Government has been advised not to take the programmes of the only cultural Institute in Nigeria, National Institute for Cultural Orientation (NICO), lightly because it is the only source through which Nigerians would be meant to understand that there is culture in everything.
ABC Duruaku, Associate Professor and Dean of Arts, Alvan Ikoku College of Education, Owerri, who stated this in his lecture at the 2nd NICO Management Retreat at City Global Hotel, Owerri, Imo State, said unless culture is introduced in everything in Nigeria, the country cannot move forward.
Prof. Duruaku, who was the former Executive Director, Imo State Council for Arts & Culture, in his paper, titled, “Validating Culture in the Nigerian Social Space: the Truths, the Myths, and the Realities,” stated that it is NICO’S mandate to harness Nigerian culture and the Institute is expected to deploy available cultural resources to meet the challenges of social integration, peace, unity and national development, which means that NICO should deploy culture as a diplomatic tool through robust engagement with the myriad of cultural establishments.
Defining culture as: “the you in you that makes you, you,” Duruaku declared that it was only NICO as a cultural institute that can inculcate this in Nigerians, adding: “NICO is an Institute. NICO is not a Commission. NICO is not a business enterprise. NICO has appropriate mandate of an institute which primary basis is the moral, philosophical and praxis-inclination of its policy drivers for the sustainable development of the Nigerian society.”
Other Resource persons, Professor Muyiwa Awodiya of the University of Benin, Dr. Tracie Uto-Ezeajugh of Nnamdi Azikiwe University, Awka, Mr. Reginald Bobmanuel of Continental Business and Leadership School Ltd, Abuja, and Mr. C. I. Anyanwu, CEO of Corporate Drive Consulting, Abuja, also demonstrated the indispensability of NICO to Nigeria’s corporate existence.
Professor Muyiwa Awodiya of Theatre Arts Department, University of Benin, posited that to achieve the above, NICO should organise a specialized expertise coaching in the cultural education programme to offer a distinctive perspective within the fabric of the university curriculum.
He stated that this was necessary because the human resources should be given adequate training in cultural education, alongside their theatre training programme, to enable them become foot soldiers and cultural education vanguards, teaching in our primary and secondary schools.
Continuing, he emphasized that of the 42 universities that offer courses in theatre arts, close to 35 of them have full-fledged theatre arts programmes, giving credits for courses in acting, directing, playwriting, voice, dance, stage movement, costume design, lighting design, theatre history, theatre management, and various other courses in production workshop; and that NICO can be co-opted into these events.
Stressing the importance of NICO to Nigerian culture in her paper, “Documenting Indigenous Culture for National Identity: The Role of NICO,” Dr. Tracie Uto-Ezeajugh, a lecturer in Nnamdi Azikiwe University, Awka, Anambra State, likened the place of the Institute to Nigerian culture as that of National Agency for Food and Drug Administration and Control (NAFDAC) to Drug administration, adding that much had not been heard of NICO until the current leadership took up the mantle, like in NAFDAC, and began systematically to give classification and identification to Nigerian and, indeed, world cultural practices.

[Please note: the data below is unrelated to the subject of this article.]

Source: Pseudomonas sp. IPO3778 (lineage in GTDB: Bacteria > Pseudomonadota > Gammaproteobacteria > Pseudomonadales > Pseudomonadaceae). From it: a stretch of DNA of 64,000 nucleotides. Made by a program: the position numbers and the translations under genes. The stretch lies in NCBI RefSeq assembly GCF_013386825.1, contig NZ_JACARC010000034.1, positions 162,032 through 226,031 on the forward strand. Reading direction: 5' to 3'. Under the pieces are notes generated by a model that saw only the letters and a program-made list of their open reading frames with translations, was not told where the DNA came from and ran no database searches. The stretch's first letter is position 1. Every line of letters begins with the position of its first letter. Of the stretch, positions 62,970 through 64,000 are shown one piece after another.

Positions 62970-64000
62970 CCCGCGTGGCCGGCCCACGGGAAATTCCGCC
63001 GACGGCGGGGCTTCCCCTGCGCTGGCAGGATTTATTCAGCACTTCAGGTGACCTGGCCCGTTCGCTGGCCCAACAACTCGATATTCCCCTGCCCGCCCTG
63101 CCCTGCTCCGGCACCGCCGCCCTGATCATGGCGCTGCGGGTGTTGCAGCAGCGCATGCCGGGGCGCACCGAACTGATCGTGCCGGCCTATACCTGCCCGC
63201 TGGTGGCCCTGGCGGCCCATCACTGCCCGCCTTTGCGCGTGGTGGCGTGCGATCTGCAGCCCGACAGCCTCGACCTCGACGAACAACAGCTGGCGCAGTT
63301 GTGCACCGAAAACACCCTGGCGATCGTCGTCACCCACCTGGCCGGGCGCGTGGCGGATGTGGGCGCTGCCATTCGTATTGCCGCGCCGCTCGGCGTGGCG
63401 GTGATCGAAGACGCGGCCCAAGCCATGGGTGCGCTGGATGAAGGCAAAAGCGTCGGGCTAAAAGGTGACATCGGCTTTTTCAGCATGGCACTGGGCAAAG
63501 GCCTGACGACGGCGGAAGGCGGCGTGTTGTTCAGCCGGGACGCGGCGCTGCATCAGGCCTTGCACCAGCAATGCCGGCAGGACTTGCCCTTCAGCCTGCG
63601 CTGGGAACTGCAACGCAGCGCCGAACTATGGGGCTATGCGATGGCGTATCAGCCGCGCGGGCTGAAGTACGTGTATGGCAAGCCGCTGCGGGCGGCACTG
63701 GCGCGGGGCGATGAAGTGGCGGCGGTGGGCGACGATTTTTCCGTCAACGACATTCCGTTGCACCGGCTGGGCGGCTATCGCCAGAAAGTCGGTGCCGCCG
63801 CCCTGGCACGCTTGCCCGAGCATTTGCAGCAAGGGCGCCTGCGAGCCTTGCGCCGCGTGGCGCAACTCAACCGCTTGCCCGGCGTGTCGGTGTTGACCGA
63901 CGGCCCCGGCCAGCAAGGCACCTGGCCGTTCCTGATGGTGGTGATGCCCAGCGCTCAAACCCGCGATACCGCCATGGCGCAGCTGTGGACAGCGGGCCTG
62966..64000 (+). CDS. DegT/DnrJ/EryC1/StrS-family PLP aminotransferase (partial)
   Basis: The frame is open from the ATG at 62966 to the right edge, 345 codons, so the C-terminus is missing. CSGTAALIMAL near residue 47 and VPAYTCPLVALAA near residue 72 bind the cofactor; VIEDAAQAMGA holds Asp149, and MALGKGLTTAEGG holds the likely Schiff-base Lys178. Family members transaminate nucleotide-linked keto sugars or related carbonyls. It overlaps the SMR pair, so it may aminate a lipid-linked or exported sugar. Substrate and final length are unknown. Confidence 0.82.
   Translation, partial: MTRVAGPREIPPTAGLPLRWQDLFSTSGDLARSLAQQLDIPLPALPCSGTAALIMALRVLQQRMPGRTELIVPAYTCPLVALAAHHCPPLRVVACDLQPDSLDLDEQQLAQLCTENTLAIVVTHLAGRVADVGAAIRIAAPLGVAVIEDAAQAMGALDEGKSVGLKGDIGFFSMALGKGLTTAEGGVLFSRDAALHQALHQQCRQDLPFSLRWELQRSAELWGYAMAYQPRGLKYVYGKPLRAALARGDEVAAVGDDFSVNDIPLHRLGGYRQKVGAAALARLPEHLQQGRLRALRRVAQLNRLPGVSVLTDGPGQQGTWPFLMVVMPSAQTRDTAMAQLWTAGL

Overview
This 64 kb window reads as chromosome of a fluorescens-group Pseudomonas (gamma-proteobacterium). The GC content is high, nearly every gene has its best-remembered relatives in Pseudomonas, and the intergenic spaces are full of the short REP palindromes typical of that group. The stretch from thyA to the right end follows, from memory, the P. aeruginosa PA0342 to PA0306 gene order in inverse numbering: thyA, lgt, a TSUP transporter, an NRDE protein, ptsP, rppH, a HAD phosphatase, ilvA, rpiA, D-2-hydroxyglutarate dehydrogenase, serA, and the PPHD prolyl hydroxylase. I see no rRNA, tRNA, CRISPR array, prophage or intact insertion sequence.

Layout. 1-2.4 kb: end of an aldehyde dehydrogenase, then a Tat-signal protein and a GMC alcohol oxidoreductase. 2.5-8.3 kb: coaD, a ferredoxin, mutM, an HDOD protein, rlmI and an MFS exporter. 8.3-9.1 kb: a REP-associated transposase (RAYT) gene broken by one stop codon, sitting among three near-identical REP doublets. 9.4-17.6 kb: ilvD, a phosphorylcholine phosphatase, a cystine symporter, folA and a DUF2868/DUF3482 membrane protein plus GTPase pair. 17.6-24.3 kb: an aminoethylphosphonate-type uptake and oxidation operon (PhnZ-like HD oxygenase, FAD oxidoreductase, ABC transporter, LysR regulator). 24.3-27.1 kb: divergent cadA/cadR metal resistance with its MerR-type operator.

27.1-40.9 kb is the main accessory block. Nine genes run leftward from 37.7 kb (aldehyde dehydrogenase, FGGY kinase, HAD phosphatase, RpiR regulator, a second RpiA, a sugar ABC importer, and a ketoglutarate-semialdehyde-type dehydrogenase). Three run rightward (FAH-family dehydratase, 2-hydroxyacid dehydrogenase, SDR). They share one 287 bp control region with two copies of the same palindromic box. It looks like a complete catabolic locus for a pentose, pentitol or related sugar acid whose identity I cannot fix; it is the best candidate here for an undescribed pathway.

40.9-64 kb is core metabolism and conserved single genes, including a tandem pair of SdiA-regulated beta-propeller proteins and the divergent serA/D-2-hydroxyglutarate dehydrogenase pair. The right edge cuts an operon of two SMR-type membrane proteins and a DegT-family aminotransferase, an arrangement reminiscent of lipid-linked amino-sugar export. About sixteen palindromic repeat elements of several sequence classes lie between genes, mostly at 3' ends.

She explained further: “There is therefore the need for NICO to consolidate the gains of the past at the same time as moves should be made to develop newer strategies for effective documentation. In expressing national identities, through cultural documentations, NICO is expected to explore the formation and expression of national identity from antiquity to the present day. It is pertinent to point out that NICO has vigorously and passionately embarked on the research and documentation of Nigerian indigenous languages and culture. NICO has initiated and coordinated programmes and workshops geared towards cultural exhibition, documentation and even reporting.”
Bobmanuel, who spoke on “Managing Change in National Institute For Cultural Orientation,” he looked at change as the most important element of successful management of any entity today, saying that to remain competitive in an increasingly aggressive market or economy, organizations and individuals alike must adopt a positive attitude towards change.
He continued: “To ignore or trivialize a change process leads to unproductively. We must adopt change management, which is a structured approach to shifting individuals, teams and organizations from current state to a desired future. It is an organizational process aimed at empowering employees to accept and embrace change in a given business management. In this regard, NICO must maintain continuity in its progress and programmes by deriving corporate change management programme, identifying its role in line with the Government transformation agenda and articulate a detailed corporate operations manual.”
On his part, Mr. Anyanwu in “Team Building for Organizational Management,” noted that under the present leadership, NICO has recorded significant breakthroughs and laudable achievements in the area of administrative reforms, restructuring of headquarters from three to five departments, reform of NICO Training School, affiliation with Nasarawa State University, standardization of Diploma and Postgraduate Certificates, collaboration with international bodies and Institutes, and curriculum review and development.
While commending NICO for all of the above, he called for paradigm shift to make for future outlook that are anchored around the consolidation of past gains, building on past successes, and embarking on new initiatives, noting that one of the key drivers of this shift is effective and smart teams.